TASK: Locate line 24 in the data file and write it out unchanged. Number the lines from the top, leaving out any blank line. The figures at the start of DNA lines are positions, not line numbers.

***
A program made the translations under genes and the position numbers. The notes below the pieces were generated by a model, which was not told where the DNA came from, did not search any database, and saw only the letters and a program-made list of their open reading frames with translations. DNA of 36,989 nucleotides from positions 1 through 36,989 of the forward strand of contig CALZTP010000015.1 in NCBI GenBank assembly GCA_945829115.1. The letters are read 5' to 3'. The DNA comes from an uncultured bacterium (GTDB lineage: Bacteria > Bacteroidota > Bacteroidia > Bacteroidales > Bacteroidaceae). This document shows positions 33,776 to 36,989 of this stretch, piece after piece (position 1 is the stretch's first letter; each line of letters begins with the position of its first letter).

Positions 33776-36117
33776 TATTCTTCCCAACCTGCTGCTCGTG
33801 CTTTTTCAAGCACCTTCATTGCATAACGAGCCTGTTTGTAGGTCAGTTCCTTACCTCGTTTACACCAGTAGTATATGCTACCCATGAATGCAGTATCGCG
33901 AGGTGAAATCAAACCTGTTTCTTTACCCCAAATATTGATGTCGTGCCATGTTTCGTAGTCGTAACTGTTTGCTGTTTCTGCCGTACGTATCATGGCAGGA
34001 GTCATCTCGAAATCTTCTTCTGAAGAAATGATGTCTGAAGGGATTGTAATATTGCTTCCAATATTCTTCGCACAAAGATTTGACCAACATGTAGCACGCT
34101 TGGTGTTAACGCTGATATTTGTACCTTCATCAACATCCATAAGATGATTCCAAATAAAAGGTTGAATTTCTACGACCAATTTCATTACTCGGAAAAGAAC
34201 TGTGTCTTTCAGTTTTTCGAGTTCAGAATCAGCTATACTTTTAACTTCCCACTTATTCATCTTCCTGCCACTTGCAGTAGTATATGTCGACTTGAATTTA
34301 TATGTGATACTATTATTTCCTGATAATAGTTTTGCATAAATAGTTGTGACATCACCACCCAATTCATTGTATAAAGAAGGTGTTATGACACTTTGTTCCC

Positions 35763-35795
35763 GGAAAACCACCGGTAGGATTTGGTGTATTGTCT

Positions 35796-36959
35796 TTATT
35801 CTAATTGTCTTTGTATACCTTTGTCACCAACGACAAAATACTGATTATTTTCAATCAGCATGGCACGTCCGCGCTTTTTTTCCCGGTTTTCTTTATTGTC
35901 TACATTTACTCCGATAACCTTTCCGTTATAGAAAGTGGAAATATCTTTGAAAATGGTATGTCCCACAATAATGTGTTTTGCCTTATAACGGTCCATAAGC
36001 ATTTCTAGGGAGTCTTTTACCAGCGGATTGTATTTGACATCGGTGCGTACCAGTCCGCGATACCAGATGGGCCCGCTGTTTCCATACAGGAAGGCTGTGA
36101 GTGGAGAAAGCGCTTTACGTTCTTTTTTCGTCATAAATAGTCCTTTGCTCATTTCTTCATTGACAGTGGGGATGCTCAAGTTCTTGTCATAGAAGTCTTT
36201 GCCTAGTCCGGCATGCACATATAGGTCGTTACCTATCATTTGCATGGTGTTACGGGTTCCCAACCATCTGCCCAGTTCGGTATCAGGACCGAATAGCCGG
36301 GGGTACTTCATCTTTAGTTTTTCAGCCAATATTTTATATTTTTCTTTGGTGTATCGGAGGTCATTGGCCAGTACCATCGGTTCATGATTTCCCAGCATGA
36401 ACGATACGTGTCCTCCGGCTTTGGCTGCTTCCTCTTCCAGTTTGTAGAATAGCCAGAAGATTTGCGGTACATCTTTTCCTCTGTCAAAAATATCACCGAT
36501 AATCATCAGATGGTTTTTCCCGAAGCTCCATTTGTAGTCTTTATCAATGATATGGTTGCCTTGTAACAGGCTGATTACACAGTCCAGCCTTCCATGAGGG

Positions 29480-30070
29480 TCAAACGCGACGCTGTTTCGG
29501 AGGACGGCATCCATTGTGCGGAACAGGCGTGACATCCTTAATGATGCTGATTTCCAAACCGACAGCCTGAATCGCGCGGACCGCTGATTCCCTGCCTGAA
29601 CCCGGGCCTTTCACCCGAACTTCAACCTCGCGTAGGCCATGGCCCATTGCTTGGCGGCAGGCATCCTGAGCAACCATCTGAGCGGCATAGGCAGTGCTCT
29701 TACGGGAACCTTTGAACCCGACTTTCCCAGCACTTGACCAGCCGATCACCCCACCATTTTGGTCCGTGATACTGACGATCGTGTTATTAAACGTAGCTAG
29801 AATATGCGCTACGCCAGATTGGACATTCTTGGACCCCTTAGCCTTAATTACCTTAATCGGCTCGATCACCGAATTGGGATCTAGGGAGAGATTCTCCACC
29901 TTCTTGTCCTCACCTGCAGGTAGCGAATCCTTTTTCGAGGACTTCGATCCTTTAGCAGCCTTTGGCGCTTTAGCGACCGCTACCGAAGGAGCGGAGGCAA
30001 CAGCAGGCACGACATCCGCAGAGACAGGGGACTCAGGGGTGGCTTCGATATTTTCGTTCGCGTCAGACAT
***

29501 AGGACGGCATCCATTGTGCGGAACAGGCGTGACATCCTTAATGATGCTGATTTCCAAACCGACAGCCTGAATCGCGCGGACCGCTGATTCCCTGCCTGAA